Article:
By Maddie Orton
As Memorial Day approaches, tensions rise around the future of a war memorial, a museum, and a World War II submarine.
The USS Ling has been moored here in Hackensack since 1972. The adjacent land is owned by MacroMedia, Inc. — the parent company for North Jersey Media Group and The Record.
In the 1970s, The family-owned company leased the land to the Submarine Memorial Association for a dollar a year. Since the last lease expired in the ’90s, the organization, the museum and artifacts have stayed on the land through a month-to-month lease.
But in a change all parties say they knew was coming down the pike, the land is being sold to a developer who plans to build residential properties, retail spaces and a hotel.
“We are in a convolution of being evicted from the property without necessarily a defined place to go,” said Submarine Memorial Association President Gil de Laat.
The Submarine Memorial Association was given 30 days to vacate the premises with an out date of May 31. That’s standard for a month-to-month lease. But there’s a snag.
De Laat and Les Altschuler say the USS Ling and many of the museum’s artifacts are on loan from the Navy, meaning they can’t be moved without permission.
The Navy is set to visit the site on June 6 to take inventory. The Submarine Memorial Association says it’s highly unlikely they’ll get permission to move items before that May 31 deadline.
“The very real possibility exists that if we cannot present this situation well to the Navy, they may come in and just say, ‘We’re going to eliminate this entire museum and memorial,’” de Laat said.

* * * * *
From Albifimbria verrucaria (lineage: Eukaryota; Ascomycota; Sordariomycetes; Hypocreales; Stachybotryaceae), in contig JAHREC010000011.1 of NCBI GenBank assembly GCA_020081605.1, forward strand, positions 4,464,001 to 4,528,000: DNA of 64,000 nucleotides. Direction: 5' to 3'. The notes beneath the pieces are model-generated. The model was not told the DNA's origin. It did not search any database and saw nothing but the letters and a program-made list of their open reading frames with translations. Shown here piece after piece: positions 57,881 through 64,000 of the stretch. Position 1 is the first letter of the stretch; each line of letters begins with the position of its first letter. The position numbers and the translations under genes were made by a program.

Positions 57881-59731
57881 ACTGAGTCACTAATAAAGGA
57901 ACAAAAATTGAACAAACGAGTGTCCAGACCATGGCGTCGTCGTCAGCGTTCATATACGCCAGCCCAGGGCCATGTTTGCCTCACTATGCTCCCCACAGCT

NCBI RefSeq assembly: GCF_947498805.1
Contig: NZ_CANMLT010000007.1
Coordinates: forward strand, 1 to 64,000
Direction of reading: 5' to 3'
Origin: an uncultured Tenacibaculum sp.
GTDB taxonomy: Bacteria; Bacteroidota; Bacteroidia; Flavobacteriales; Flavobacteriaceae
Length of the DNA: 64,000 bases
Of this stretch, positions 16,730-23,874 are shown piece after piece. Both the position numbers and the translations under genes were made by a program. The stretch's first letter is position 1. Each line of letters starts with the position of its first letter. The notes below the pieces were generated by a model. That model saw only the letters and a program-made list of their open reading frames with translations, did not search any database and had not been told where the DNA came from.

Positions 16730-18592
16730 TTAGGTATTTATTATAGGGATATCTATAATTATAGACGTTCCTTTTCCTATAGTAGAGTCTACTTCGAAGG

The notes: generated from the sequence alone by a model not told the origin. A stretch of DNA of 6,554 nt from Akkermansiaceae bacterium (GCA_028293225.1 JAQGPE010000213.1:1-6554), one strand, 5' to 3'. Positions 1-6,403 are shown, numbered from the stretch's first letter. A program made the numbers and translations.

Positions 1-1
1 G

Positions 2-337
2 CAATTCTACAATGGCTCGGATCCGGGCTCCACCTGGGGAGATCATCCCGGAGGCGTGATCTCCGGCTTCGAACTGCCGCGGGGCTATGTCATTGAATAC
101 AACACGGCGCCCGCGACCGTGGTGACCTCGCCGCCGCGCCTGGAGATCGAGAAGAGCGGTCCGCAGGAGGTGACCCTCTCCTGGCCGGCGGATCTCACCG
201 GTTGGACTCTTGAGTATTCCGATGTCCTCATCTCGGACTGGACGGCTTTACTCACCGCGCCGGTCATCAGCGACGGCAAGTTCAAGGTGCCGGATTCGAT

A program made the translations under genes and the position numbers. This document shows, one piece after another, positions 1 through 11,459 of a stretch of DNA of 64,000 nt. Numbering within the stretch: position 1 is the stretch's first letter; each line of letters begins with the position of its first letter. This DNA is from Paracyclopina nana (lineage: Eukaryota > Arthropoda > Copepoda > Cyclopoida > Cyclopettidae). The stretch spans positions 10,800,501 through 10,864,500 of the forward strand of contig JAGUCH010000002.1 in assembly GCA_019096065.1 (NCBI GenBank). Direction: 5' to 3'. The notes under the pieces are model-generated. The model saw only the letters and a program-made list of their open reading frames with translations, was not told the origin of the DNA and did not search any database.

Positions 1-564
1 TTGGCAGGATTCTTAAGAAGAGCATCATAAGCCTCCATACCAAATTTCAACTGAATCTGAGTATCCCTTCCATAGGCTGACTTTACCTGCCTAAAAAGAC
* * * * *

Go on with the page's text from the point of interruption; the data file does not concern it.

MacroMedia, Inc. owner Stephen Borg was unable to speak in person, but offered statements through his lawyer. In response to inquiry of what will happen if permissions from the Navy are not granted before May 31, he writes: “We are already in discussions with the Navy, the city and the association about their timely removal. We are hopeful that the items will be preserved properly for public benefit.”
In another statement, Borg’s lawyer writes the USS Ling has not been open to the public in nearly four years.
Altschuler says otherwise, explaining the submarine and museum were closed for months after Sandy, but “We’ve been open for tours up until last July. That’s when part of the pier collapsed into the river because the pilings were weakened during Sandy.”
The men say rebuilding the pier wasn’t possible because of the numerous agencies involved and the impending redevelopment.
Having lasting access to the sub is an issue in and of itself.
Altschuler says the USS Ling needs about 17 feet of water to be movable. Without the river being dredged to clear silt, it only has about five to six feet.
“The boat has to be maintained. We have to have power, we don’t know how we’re going to get electric. There are alarms on the boat, there are pumps on the boat to make sure you don’t get to much water in the bilges. [Those are] questions that we have, and that has not been answered,” Altschuler said.
City Manager David Troast says Hackensack wants to support the Association in any way it can, but cannot make specific commitments at this time.
“The city does not own the property. The new developers are going through a development process. What the final result will be, will obviously be in the approvals. Whether there is access granted or not, I can’t answer that because I’m not the approving authority in that regard,” he said.
The city has offered to store artifacts for two years and Borg has offered to help fund the move, though it’s unclear what that will mean. What is certain is that the memorial to submarines lost in war will be visited by vets this Sunday for the organization’s annual Memorial Day service. Whether this year will be the last here on the Hackensack River, that’s anyone’s guess.